Saturday, December 3

Andy Warhol silkscreen of Prince faces Supreme Court scrutiny in copyright dispute

Washington — The Supreme Court on Wednesday wrestled with a copyright fight between rock-and-roll photographer Lynn Goldsmith and the Andy Warhol Foundation over the late artist’s use of her 1981 photo of Prince as the basis for a silkscreen image.

The case could have ramifications for the entertainment industry and creators drawing inspiration from pre-existing works, and across more than 90 minutes of oral arguments, the justices invoked a number of cultural references, from “Lord of the Rings” to Norman Lear television shows to the Mona Lisa.

The court is weighing the foundation’s claims that Warhol did not violate federal copyright law when he based a set of 16 silkscreens and sketches on Goldsmith’s photo of Prince (who Justice Clarence Thomas revealed he was a fan of in the 1980s). 

In the past the Supreme Court has allowed fair use if the work is “transformative,” that is, if it “adds something new, with a further purpose or different character, altering the first with new expression, meaning or message.” The law also considers whether the use of a work is for commercial or noncommercial use. 

Some of the justices at times questioned whether Warhol’s illustration of Prince constituted fair use under the Copyright Act, since his and Goldsmith’s photograph had a similar commercial purpose.

“Isn’t the classic thing with a photograph that it’ll be used in stories about the subject of the photograph and, therefore, competing in the same market that this adaptation was used in?” Justice Brett Kavanaugh asked Roman Martinez, who argued on behalf of the Andy Warhol Foundation. “Namely, it was used in a story about Prince, not a story about Warhol.”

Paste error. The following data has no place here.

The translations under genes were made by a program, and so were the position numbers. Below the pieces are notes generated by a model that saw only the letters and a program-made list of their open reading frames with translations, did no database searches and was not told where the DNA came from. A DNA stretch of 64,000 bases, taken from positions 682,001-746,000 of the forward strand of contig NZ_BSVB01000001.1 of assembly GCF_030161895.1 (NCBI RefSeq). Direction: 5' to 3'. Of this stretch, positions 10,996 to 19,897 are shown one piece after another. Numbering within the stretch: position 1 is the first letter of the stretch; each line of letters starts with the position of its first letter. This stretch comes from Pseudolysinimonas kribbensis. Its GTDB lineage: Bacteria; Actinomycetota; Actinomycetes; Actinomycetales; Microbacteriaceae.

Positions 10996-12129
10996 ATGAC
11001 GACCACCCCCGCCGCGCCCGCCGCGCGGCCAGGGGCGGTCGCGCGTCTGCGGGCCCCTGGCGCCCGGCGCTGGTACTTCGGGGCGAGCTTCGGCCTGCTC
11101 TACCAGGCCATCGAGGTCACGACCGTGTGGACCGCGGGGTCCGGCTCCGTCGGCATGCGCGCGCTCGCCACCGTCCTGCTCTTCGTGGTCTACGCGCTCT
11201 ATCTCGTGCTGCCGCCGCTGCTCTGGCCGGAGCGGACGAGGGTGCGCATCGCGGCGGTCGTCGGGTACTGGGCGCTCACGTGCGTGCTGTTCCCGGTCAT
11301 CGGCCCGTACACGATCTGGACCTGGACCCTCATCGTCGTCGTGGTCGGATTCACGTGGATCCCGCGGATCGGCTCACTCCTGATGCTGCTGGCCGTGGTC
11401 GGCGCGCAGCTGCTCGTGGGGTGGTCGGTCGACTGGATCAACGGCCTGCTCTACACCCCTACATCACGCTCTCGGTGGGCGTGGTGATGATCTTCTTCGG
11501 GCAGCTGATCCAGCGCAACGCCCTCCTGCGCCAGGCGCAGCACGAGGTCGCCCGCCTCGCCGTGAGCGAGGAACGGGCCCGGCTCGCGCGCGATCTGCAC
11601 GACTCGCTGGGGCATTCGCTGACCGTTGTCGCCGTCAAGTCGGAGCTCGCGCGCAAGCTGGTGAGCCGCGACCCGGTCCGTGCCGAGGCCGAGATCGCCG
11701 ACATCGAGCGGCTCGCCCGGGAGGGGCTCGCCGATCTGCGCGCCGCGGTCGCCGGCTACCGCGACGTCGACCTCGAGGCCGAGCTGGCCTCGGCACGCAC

Photo of Prince and an Andy Warhol silkscreen image of the music artist
The Supreme Court will consider whether the late Andy Warhol infringed on a photographer’s copyright when he created a series of silkscreens of the musician Prince.

U.S. Supreme Court


Justice Sonia Sotomayor echoed Kavanaugh’s sentiment, remarking that use of Warhol’s illustration was “highly commercial.”

“Goldsmith also licensed her photographs to magazines, just as Warhol’s estate did,” she said. “How is it that your [2016] license and Goldsmith’s photographs do not share the same commercial purpose?”

The dispute stems back to the black-and-white photograph Goldsmith, considered a leading rock photographer, took of Prince in 1981, when he was an up-and-coming musician. 

Three years later, as Prince shot to stardom, Vanity Fair commissioned Andy Warhol to create an illustration depicting Prince that would accompany a magazine article to be titled “Purple Fame.” The magazine chose Goldsmith’s 1981 portrait of Prince to use as “artist reference” for Warhol’s silkscreen, paid Goldsmith a $400 licensing fee and agreed to credit her for the source photograph.

Warhol ended up creating 16 silkscreens and sketches known as the “Prince Series,” and Vanity Fair ran one of the images, Purple Prince, in its November 1984 issue. 

After Warhol’s death in 1987, his foundation took ownership of the Prince Series, and, according to court filings, sold 12 of the 16 originals. The Andy Warhol Museum has the other four. 

Prince died in 2016 and Conde Nast, Vanity Fair’s parent company, licensed from the foundation an image known as Orange Prince, from the Prince Series, for the cover of a tribute magazine. The company paid a fee of roughly $10,250 to run the illustration on the cover. 

Goldsmith did not receive payment or credit, and she warned the Andy Warhol Foundation of potential copyright infringement.